This is the sixth of a series of posts expanding on my Pastoral Letter post based on my sermon from June 28th.
Following the US Supreme Court’s ruling on same-sex marriage this June, American Christians have been giving more attention to the idea of suffering as a consequence of being a Christian. This is certainly not a new subject in Christianity. Jesus himself assured us it would happen, it has been a consistent narrative in the life of the Church ever since, and our brothers and sisters outside of America today have been experiencing this suffering in a more blatant way than most Americans to date. For comments on how we need to attend to their voices on the subject, revisit my post from earlier in this series: Pastoral Letter Extended 2.
The purpose of this post is not to speculate about what sorts of changes American Christians ought to anticipate or what new pressure churches will experience. While I discuss some of that, the main attention here is instead on the more important question of how we will respond to whatever may come. If American Christians’ worst fears were to be realized, what then?Continue reading Pastoral Letter Extended 6: The sunset of our idols→
This is the fifth of a series of posts expanding on my Pastoral Letter post based on my sermon from June 28th.
5. We have lost our moral authority. How did we lose it, and how can we regain it?
We could talk cultural apologetics and offer up the most rhetorically excellent, logically flawless arguments imaginable in favor of the gospel message, but few would care to listen long enough to understand what we’re saying, let alone be persuaded by it. They don’t care because, in their minds, our understanding of the fundamental nature of human society is completely defunct in moral authority. They’re not listening. Continue reading Pastoral Letter Extended 5: Why no one’s listening→
The majority of the New Testament books are pastoral letters written from a pastoral leader to a particular local church or churches with the intent of guiding them in how to think, feel and behave in reference to particular events of their day. While we normally teach from those letters, there is within the Church an important tradition of pastors from every generation following in that model of pastoral letters and speaking directly to their congregations in significant moments relevant to modern Christian life. As a pastor, I consider it my duty to help us reflect Christianly on the moment in which we live.
My letter this week is mainly in reference to the US Supreme Court ruling on same-sex marriage, though it is also relevant more generally to other recent events. This letter revisits much of my sermon from Sunday, June 28th. To hear that message, follow this link.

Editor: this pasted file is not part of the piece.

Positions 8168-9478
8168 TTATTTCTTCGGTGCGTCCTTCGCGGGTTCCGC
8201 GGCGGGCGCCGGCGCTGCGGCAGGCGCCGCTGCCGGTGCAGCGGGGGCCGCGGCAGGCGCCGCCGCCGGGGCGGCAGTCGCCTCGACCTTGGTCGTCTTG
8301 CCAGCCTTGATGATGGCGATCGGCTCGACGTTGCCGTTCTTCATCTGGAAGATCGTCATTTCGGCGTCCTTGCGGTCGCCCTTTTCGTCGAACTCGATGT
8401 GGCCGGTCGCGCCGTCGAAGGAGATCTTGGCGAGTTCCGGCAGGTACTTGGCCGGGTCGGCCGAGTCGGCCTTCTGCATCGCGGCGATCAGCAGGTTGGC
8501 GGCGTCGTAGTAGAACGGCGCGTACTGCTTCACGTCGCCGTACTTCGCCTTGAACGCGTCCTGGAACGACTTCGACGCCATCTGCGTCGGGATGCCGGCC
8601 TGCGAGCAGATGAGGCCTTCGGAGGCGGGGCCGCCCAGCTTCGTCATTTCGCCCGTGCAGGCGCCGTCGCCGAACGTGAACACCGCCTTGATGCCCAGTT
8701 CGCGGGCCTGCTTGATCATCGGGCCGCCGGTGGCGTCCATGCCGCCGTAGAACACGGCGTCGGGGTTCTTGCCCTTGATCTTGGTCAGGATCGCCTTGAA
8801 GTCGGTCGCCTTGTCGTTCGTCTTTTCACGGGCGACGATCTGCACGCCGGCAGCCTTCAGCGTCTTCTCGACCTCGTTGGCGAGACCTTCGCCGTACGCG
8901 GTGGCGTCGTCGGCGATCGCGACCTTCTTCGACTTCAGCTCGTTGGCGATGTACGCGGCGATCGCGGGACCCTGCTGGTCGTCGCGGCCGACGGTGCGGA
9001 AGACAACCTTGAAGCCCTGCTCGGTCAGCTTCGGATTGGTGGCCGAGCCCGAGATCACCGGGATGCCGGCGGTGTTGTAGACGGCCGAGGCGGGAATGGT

People often mistake humility of manner with humility of character. As a result, we often encourage people all the more to try to build a humble manner without dealing with the deeper issues of humble character. After years of observing a person though, it sometimes becomes clear that a humble external manner may, in reality, have nothing to do with the humility of his heart and character.
I read your post “What is Stopping You?” on Engage & Equip and I have some questions. I agree wholeheartedly with the post, as well as the other posts/sermons as of late about community and living sent, etc. However, I am unsure about how to get past what I feel is stopping me much of the time, which is that I am introverted. I know that God made me this way and so it isn’t a mistake. I know that introversion is certainly not an excuse to sit out of Jesus’ callings of community and reaching out to people with the gospel. The part I struggle with is how to do that as an introvert. How do I be myself, and not be fake, but still reach out to people?
One point of application I took away from Nic’s sermon yesterday came right off the bat- as he mentioned John G. Paton’s story and how reading about missionaries has encouraged and inspired him, I decided I wanted to do more of that myself. I suggested he put out a blog post with some recommendations…he responded by assigning me the work instead- well played. Here is the fruit of that discussion:
Why Read Biographies of Christians?
John Piper wrote a short chapter on why to read Christian biography in his book Brothers, We are Not Professionals. He points out that Hebrews 11, a summary of many of the greats of faith in the biblical story, is written to compel us to run the race of our faith well. If an author of Scripture sees value in sharing stories of faith lived out to spur his readers on, it makes sense for us to seek these too. Continue reading Learning the Stories of Christian Missionaries→